Third anniversary of CETA
We approach the third anniversary of the provisional application of the Canada-European Union Comprehensive Economic and Trade Agreement (CETA) at a time when the issues of globalization and free trade agreements have become even more controversial than normal. The COVID pandemic has disrupted global supply chains with product shortages and delays, leading to increased calls to repatriate critical industrial production. Given the threats that Canada has faced in recent months regarding access to crucial PPE, it stands to reason that governments will take steps to prevent or minimize the risk of such disruptions in the future, including increased domestic production of vital products. Canadians have seen firsthand the potential risks of becoming overly dependent on certain outside sources that may cut us off for various reasons during crises or for political reasons.
Against this backdrop of increasing economic nationalism, why is CETA’s anniversary noteworthy; is CETA even important to the future economic well-being of our country?
To answer these questions, it is necessary to recognize that a key theme of Canadian trade policy has long been the importance of diversifying export markets, still critical for many Canadian businesses and their workers. During past, normal, US Administrations, whether Democrat or Republican, many people expressed strong concerns about the over–reliance on the US market for Canadian exports. With the current unusual Administration, we have seen the costs of such a heavy reliance on the US market with damaging, arbitrary attacks on Canadian exports such as steel and aluminum, disregard for international treaties, etc. Under these volatile circumstances, having secure, alternate outlets for Canadian exports becomes even more crucial.
Looking back at past efforts to achieve an alternate market with Europe, there were many failures and false starts, such as Pierre Trudeau’s Third Option approach. Former Liberal Minister Roy MacLaren was for many years a “lone” voice calling for a free trade agreement of sorts with Europe. During most of my lengthy trade policy career with what is now Global Affairs Canada (GAC), the idea of an FTA with Europe was widely dismissed as impossible, in some cases right up to the point when the provisional agreement came into effect in September 2017.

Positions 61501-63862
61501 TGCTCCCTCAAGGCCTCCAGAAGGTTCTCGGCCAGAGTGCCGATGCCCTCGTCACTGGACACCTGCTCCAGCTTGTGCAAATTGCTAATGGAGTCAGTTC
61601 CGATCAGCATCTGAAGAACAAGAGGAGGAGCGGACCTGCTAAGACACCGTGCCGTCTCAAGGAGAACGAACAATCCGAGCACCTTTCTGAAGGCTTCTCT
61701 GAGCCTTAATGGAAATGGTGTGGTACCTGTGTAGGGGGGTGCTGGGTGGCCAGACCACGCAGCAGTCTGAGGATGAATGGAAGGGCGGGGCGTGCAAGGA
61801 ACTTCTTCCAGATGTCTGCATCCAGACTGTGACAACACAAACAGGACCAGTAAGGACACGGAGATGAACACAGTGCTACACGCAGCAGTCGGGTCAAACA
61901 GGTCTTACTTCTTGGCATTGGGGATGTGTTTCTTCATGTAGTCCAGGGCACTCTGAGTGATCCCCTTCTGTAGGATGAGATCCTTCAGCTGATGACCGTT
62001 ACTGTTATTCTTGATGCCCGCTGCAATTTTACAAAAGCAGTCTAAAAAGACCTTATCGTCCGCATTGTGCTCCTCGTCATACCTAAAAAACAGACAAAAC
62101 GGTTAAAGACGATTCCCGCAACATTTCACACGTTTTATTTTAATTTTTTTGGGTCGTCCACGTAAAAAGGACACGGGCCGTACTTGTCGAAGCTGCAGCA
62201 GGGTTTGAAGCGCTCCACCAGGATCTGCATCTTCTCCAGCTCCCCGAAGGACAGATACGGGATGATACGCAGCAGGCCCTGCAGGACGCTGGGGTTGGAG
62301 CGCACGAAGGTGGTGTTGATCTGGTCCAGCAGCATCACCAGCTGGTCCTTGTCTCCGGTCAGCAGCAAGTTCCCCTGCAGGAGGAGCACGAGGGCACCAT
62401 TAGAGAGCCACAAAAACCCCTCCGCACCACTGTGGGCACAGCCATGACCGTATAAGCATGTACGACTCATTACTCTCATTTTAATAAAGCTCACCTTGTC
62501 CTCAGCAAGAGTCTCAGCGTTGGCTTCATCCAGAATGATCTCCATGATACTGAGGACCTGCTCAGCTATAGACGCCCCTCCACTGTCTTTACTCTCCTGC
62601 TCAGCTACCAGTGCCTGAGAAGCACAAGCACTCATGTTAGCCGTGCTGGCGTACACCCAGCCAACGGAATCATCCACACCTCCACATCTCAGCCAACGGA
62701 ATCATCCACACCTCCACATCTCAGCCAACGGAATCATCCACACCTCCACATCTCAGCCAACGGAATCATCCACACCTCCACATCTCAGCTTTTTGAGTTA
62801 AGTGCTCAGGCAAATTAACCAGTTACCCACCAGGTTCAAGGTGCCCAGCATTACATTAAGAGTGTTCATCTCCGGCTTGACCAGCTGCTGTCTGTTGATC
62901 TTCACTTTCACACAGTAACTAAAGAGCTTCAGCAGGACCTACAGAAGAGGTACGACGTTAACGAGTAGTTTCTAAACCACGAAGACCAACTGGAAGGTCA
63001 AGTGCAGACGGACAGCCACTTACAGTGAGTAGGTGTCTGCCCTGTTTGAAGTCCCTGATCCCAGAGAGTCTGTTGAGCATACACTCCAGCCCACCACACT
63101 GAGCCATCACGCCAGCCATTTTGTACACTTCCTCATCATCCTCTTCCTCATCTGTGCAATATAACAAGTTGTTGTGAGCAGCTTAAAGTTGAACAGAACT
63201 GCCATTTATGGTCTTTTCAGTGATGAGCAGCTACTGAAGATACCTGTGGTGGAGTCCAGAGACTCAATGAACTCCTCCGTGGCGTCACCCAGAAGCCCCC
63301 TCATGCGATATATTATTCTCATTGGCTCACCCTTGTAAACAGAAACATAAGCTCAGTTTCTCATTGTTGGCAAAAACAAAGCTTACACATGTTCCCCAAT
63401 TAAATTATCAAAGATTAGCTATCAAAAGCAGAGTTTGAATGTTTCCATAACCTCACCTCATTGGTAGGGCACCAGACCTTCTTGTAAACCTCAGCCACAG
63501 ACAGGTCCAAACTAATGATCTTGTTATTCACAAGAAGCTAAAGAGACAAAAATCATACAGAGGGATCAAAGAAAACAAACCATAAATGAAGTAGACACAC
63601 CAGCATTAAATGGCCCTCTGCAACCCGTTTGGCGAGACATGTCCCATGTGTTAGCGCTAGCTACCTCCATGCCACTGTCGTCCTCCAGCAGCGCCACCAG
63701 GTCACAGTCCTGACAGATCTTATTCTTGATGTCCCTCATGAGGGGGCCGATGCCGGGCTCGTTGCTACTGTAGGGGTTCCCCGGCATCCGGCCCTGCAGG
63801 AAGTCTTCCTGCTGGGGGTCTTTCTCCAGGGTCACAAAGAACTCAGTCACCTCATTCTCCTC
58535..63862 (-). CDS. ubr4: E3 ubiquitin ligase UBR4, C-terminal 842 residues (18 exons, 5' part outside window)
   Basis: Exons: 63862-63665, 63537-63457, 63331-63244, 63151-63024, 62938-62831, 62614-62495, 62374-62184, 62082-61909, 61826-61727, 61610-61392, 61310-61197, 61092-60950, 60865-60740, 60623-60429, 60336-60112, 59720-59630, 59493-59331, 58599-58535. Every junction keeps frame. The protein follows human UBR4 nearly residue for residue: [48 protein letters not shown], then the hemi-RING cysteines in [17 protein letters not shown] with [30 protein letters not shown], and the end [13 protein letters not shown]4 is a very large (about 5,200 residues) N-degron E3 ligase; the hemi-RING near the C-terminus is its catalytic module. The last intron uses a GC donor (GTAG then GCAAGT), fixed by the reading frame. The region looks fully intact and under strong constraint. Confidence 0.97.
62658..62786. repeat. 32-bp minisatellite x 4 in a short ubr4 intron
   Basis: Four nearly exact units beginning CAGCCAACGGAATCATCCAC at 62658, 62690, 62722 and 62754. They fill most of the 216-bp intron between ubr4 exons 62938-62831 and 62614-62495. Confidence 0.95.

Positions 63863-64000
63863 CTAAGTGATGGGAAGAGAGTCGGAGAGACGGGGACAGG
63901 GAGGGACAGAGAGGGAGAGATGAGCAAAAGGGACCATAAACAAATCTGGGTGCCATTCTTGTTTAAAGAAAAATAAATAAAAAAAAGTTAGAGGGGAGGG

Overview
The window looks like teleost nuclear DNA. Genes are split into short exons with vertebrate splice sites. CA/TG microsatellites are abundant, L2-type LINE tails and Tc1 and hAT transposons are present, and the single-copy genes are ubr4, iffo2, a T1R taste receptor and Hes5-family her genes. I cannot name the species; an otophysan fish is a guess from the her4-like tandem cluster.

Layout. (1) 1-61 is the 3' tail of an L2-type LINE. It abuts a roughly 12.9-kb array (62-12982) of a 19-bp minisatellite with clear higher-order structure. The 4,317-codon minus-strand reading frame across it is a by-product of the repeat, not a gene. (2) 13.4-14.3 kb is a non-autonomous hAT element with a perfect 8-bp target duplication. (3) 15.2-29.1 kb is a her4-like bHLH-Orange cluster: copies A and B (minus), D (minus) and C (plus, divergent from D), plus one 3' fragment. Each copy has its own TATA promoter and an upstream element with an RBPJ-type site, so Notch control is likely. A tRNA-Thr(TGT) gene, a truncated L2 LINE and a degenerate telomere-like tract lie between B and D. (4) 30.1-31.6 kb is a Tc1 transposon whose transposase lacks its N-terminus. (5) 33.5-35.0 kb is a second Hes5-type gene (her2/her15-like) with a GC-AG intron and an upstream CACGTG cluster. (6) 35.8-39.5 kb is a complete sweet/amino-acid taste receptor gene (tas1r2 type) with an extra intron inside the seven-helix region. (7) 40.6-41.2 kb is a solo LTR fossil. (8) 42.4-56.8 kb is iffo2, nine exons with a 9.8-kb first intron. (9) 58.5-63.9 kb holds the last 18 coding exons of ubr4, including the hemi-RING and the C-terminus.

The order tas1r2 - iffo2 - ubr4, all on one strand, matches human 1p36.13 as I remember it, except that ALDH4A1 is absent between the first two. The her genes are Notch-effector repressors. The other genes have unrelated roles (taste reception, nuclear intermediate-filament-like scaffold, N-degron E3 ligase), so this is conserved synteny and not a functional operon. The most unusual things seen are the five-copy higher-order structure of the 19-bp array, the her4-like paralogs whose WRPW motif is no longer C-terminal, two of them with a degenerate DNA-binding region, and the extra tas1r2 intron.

Early on during the Harper Government, I attended a meeting in Brussels between then Canadian Trade Minister David Emerson and his EU Commissioner counterpart Peter Mandelson. Minister Emerson surprised Mandelson by announcing, politely of course, that Canada was no longer going to waste its time spinning wheels with the EU trying to agree to a very modest effort to modernize the bilateral relationship; we were too busy pursuing real opportunities with other countries to waste resources on this non-starter. European inaction with respect to Canada was not unusual - Canada was not being singled out by the EU. At this point in time the Doha multilateral talks in Geneva were still ongoing, albeit slowly, and the EU was not seriously pursuing bilateral or regional trade agreements with many developed countries. Emerson’s announcement just removed any pretense that the EU was engaged in anything concrete with Canada.
Shortly after Emerson’s meeting, in early 2007, former Quebec Premier Charest started to publicly talk about the importance of a possible trade agreement with Europe. This issue was subsequently discussed at one of the quarterly Federal-Provincial-Territorial (FPT) meetings of senior trade policy officials that I had the occasion to Chair. Agreement was reached that the “Feds” should explore whether there was any prospect of a “real” comprehensive agreement, one that included improved access for agricultural commodities.
Canada-EU trade negotiations were formally launched in May 2009 at a Canada-EU Summit, with the very capable Steve Verheul appointed as Canada’s Chief Negotiator. The successful outcome of these lengthy negotiations resulted in the provisional application of CETA starting three years ago, to the benefit of both Canada and the EU.